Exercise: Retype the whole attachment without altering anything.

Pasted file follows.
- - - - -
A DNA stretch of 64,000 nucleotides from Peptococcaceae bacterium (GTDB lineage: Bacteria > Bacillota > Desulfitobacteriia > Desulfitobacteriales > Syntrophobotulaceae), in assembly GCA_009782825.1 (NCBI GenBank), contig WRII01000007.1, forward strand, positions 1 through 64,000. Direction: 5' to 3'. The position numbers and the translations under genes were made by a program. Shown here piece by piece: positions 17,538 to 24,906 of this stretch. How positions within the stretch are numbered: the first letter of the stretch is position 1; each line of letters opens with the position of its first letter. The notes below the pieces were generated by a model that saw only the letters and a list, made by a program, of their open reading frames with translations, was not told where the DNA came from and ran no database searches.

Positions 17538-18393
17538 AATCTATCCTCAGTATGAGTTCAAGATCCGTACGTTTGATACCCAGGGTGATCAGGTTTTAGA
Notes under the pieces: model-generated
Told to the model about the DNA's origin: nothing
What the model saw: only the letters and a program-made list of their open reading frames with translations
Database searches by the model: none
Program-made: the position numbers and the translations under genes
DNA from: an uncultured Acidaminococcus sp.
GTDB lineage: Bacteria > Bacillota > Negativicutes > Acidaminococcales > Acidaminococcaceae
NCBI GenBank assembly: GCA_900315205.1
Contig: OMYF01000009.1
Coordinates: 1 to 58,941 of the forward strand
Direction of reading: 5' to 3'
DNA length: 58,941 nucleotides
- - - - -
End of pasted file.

A DNA stretch of 64,000 nucleotides from Peptococcaceae bacterium (GTDB lineage: Bacteria > Bacillota > Desulfitobacteriia > Desulfitobacteriales > Syntrophobotulaceae), in assembly GCA_009782825.1 (NCBI GenBank), contig WRII01000007.1, forward strand, positions 1 through 64,000. Direction: 5' to 3'. The position numbers and the translations under genes were made by a program. Shown here piece by piece: positions 17,538 to 24,906 of this stretch. How positions within the stretch are numbered: the first letter of the stretch is position 1; each line of letters opens with the position of its first letter. The notes below the pieces were generated by a model that saw only the letters and a list, made by a program, of their open reading frames with translations, was not told where the DNA came from and ran no database searches.

Positions 17538-18393
17538 AATCTATCCTCAGTATGAGTTCAAGATCCGTACGTTTGATACCCAGGGTGATCAGGTTTTAGA
Notes under the pieces: model-generated
Told to the model about the DNA's origin: nothing
What the model saw: only the letters and a program-made list of their open reading frames with translations
Database searches by the model: none
Program-made: the position numbers and the translations under genes
DNA from: an uncultured Acidaminococcus sp.
GTDB lineage: Bacteria > Bacillota > Negativicutes > Acidaminococcales > Acidaminococcaceae
NCBI GenBank assembly: GCA_900315205.1
Contig: OMYF01000009.1
Coordinates: 1 to 58,941 of the forward strand
Direction of reading: 5' to 3'
DNA length: 58,941 nucleotides